Meaning, if I want to inject in Gagne’s 9 Events or Keller ARCS into the program, I will provide every video link, every activity for every stage so that any trainer could run with it.
Like a good cookbook, you can’t just tell trainers the process. You also need to tell them what ‘ingredients’ and ‘equipment’ is required.
Do you want to be as detailed? It is your call. Just know this; these training documents are like a movie script. Do you want to keep telling the actor his lines or do you prefer the actor to be independent and deliver the required results?
Before a workshop, a trainer will need to sit down and immerse himself with these documents, learning every activity and making sure the learning outcomes are met according to the specifics stated in these documents.
Without details, trainers will be required to research or utilize their own resources to run the program. Even though it is not a bad thing, the intended outcome may not be as what you would like.
Implementation – This is where you, as the manager developing this curriculum, will need to develop procedures for both facilitators and learners.
Facilitators should be briefed on the needed resources, curriculum, learning outcomes, delivery methodology and assessment procedures.
You may want to consider running a pilot test for this new programme of yours to help you identify ‘blind spots’ and make the necessary adjustment.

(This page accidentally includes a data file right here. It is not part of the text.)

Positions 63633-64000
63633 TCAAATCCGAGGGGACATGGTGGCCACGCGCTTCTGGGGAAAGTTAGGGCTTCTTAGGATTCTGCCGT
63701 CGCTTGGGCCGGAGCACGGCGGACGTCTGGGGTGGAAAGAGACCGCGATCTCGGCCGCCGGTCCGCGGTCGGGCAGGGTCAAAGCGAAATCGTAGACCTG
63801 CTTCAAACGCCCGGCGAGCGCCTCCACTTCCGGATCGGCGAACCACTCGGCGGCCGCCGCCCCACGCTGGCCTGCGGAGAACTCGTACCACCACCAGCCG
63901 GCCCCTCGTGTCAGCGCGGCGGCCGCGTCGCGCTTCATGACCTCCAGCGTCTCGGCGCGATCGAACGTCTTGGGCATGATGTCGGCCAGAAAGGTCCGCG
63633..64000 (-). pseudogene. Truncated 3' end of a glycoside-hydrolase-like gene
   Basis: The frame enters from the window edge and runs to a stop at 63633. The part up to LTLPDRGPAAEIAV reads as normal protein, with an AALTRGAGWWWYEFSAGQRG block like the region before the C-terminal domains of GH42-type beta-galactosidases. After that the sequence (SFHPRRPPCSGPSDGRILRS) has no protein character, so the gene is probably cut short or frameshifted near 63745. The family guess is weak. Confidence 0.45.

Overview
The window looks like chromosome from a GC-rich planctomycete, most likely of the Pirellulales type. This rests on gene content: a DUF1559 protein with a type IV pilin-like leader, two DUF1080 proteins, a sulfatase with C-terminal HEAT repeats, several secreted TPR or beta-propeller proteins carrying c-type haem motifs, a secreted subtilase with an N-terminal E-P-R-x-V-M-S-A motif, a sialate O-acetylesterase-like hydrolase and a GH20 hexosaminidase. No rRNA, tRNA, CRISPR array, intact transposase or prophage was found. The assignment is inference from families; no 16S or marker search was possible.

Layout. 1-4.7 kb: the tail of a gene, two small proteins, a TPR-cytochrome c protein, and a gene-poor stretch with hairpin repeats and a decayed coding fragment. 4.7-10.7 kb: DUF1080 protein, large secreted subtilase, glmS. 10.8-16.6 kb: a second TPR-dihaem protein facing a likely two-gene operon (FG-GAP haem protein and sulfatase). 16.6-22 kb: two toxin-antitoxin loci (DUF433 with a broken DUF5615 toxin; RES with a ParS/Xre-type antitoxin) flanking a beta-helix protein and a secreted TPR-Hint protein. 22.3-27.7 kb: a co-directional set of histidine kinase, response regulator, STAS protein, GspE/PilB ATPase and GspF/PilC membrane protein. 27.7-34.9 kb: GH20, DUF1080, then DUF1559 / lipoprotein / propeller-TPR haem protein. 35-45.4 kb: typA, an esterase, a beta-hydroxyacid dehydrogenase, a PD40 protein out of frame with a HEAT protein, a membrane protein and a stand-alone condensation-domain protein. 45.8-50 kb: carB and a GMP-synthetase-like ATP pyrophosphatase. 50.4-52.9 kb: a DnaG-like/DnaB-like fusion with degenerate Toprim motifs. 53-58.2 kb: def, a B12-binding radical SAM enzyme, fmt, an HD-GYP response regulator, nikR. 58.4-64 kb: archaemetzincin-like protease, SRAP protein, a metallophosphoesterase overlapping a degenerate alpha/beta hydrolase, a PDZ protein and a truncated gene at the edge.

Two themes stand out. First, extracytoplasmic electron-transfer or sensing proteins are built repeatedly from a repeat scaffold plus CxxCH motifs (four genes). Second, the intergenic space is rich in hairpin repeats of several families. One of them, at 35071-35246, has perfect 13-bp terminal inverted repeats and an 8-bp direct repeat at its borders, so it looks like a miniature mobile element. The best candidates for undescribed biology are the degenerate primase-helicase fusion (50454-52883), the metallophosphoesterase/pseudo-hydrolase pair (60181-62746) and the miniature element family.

Students should be briefed on the program requirements and registration. If you require some form of pre-training preparation for facilitators and/or learners, do include it in.
Evaluation– This last part of the process will require you, the programme owner, to find out
a. if the all stated goals of the learning process will meet the specified needs.
b. how can the programme be further improved.
c. on-the-job coaching and/or assessment for performance after completion of the course required?
Simply put, this is where you find out if your programme works and if not, why? And remedy it. The evaluation process should ideally be an on-going process to ensure the validity and effectiveness of the training programme.
The last thing you would want is to teach something that is not relevant anymore.
By now, you would have learned how straightforward the ADDIE model really is. It is so simple that many developers have abandoned it and decided to adopt a more detailed model or framework such as Systems Design Model, Hannafin Peck Model and the Jerrold & Kemp Model.